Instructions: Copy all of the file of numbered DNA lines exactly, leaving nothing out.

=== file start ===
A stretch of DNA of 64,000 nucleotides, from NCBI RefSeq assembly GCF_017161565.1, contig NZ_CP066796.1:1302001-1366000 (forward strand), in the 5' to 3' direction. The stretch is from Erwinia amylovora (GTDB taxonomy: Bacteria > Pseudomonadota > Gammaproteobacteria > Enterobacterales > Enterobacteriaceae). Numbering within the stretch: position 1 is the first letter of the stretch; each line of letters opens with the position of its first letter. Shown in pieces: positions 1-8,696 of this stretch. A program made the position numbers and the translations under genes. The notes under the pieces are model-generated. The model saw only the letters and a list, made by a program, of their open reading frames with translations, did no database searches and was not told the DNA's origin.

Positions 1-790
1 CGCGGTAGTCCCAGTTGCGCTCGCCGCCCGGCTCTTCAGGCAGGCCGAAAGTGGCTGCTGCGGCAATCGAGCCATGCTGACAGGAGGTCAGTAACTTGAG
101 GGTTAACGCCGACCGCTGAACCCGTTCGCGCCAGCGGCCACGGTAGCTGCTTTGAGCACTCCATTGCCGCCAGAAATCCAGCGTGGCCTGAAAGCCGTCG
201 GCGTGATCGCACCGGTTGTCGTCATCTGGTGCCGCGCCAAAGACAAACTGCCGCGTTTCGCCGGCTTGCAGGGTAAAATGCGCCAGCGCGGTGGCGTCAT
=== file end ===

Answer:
A stretch of DNA of 64,000 nucleotides, from NCBI RefSeq assembly GCF_017161565.1, contig NZ_CP066796.1:1302001-1366000 (forward strand), in the 5' to 3' direction. The stretch is from Erwinia amylovora (GTDB taxonomy: Bacteria > Pseudomonadota > Gammaproteobacteria > Enterobacterales > Enterobacteriaceae). Numbering within the stretch: position 1 is the first letter of the stretch; each line of letters opens with the position of its first letter. Shown in pieces: positions 1-8,696 of this stretch. A program made the position numbers and the translations under genes. The notes under the pieces are model-generated. The model saw only the letters and a list, made by a program, of their open reading frames with translations, did no database searches and was not told the DNA's origin.

Positions 1-790
1 CGCGGTAGTCCCAGTTGCGCTCGCCGCCCGGCTCTTCAGGCAGGCCGAAAGTGGCTGCTGCGGCAATCGAGCCATGCTGACAGGAGGTCAGTAACTTGAG
101 GGTTAACGCCGACCGCTGAACCCGTTCGCGCCAGCGGCCACGGTAGCTGCTTTGAGCACTCCATTGCCGCCAGAAATCCAGCGTGGCCTGAAAGCCGTCG
201 GCGTGATCGCACCGGTTGTCGTCATCTGGTGCCGCGCCAAAGACAAACTGCCGCGTTTCGCCGGCTTGCAGGGTAAAATGCGCCAGCGCGGTGGCGTCAT